A LIFE IN CONSTANT STRUGGLE

Click here to see the baptism entry.

The constant struggle with life, society and death defined the existence of the last Emperor of the German Empire that was proclaimed in 1871. Friedrich Wilhelm Viktor Albert von Preußen (Prussia) was born on 27 January 1859 in the Kronprinzenpalais in Berlin. The screenshots from Archion show his baptism and confirmation entries. Complications during his birth resulted in an undersupply and subsequent paralysis of the prince’s left arm. The arm remained underdeveloped all his life. His mother Victoria (1840 - 1901), daughter of the British Queen Victoria, considered this her personal fault and tried to remedy her son’s disability by cures that were at times bizarre. These tortures were responsible for the uneasiness with which Wilhelm thought back to his childhood. 

Click here to see the confirmation entry.

Wilhelm ruled over the German Empire for thirty years, coining this timespan from 1888 to 1918 the “Wilhelmine era” Brought up with a strict hand, striving for recognition and always aware of falling short of the requirements of his position, Wilhelm became a suspicious person who immediately saw the bad sides of his fellow human beings. In a letter from the 1890s, his mother warned him not to fall victim to the pride and boastfulness that high positions of power involve: “You are young, healthy, and successful, and arrogant & boastful in the pride of your newly gained power, (...) a selfish disregard of the feelings & desires of other people always, sooner or later, severely punishes the selfish person itself & lack of childish humbleness never remains unrevenged.”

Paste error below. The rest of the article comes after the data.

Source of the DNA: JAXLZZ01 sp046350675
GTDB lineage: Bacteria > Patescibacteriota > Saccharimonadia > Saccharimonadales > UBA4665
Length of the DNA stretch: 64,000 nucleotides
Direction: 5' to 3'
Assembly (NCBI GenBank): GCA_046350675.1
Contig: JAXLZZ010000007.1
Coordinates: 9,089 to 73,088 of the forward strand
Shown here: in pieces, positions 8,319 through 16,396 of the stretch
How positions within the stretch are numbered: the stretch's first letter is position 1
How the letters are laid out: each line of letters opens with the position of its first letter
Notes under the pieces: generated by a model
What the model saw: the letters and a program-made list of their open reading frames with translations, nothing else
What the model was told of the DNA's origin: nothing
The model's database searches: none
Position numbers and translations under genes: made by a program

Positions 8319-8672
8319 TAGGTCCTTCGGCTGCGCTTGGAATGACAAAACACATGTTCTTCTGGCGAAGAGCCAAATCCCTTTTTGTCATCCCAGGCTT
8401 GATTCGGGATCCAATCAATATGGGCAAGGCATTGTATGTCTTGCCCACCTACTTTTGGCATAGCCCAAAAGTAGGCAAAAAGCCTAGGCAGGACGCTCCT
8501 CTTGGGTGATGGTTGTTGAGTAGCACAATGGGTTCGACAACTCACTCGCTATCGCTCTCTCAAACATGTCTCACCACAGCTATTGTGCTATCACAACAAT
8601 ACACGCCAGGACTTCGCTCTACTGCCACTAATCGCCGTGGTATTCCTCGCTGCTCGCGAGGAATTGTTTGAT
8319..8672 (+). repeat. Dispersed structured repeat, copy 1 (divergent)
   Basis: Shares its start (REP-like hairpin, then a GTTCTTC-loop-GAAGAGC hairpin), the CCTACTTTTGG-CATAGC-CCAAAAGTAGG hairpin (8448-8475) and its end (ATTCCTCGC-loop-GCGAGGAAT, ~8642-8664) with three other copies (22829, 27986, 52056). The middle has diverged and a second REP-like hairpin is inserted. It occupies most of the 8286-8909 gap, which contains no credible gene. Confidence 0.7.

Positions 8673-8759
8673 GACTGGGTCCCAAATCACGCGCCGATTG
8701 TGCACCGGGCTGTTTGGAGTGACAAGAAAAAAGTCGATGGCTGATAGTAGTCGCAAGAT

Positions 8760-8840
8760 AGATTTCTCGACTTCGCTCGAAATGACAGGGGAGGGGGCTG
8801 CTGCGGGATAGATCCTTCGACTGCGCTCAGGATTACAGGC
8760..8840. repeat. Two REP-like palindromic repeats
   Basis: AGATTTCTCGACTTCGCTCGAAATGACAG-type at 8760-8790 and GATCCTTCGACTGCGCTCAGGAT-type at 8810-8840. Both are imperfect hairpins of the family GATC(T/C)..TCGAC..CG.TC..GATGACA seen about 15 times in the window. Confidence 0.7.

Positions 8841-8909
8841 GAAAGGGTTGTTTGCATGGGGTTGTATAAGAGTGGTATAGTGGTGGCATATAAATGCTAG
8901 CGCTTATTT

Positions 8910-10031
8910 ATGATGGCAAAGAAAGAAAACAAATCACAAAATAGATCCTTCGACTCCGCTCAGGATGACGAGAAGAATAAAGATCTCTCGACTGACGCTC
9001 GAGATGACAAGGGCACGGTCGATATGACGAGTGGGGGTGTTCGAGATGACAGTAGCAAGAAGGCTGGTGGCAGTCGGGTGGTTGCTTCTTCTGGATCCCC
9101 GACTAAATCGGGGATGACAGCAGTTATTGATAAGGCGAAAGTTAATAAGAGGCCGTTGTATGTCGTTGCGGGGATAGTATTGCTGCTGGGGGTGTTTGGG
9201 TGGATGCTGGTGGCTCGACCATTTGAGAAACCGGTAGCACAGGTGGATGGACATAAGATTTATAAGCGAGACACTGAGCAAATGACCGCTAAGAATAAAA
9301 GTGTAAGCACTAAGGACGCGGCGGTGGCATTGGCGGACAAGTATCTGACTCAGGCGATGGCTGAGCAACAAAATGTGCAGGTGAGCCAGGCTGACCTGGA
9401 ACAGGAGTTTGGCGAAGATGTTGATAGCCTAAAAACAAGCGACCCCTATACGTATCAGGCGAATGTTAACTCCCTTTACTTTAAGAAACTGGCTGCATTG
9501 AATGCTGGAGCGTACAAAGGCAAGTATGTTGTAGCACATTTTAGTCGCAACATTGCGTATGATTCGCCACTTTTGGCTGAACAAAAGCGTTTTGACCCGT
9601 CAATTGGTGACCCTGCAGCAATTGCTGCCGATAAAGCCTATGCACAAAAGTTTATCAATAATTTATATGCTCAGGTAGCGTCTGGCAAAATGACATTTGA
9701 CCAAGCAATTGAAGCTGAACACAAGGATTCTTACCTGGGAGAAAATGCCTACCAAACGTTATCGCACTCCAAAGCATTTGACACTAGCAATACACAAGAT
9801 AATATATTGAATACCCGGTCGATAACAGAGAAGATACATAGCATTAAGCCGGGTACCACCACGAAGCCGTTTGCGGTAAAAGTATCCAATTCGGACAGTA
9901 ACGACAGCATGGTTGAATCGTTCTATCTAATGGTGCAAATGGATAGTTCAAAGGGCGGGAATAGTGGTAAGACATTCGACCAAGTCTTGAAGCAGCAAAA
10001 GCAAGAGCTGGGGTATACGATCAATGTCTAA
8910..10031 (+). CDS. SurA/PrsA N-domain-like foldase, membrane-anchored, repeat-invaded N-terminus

His nationalist, conservative and relentless military attitude becomes particularly evident in his speeches. We are still familiar with quotes, e.g. from the famous “Hun speech” on occasion of the suppression of the Boxer Uprising in China: “There shall be no forgiveness!” Prisoners shall not be taken! Who falls into your hands shall be forfeited to you! As a thousand years ago the Huns under their king Etzel made a name for themselves (...) the name German shall be confirmed by you in China for a thousand years in a way that a Chinese shall never again dare to look at a German disapprovingly!”    

In spite of his efforts to relieve the Germans’ distress - among other things by banning Sunday work, night work for women and children and women’s work during the last months of pregnancy and by introducing work restrictions for children under fourteen - the press criticized the Emperor’s policy throughout his life. After the end of World War I and major political changes, he was advised to abdicate voluntarily. Even though considerations of a military offensive against the progressing revolution were virulent, the Emperor had no choice but to resign. The revolution had reached Berlin, Max von Baden (Badenia) already announced Wilhelm’s abdication as Emperor and King and transferred the office of the Imperial Chancellor to Friedrich Ebert. At the same time, Philipp Scheidemann and Karl Liebknecht proclaimed the republic. Wilhelm officially abdicated on 28 November 1918, 19 days after these events. Still, his desire to return to the throne remained unbroken. Thus, after going into exile to the Netherlands, he arranged that his bones should only be transferred to German ground once the monarchy had been established again. On 4 June 1941, he died in the House of Doorn.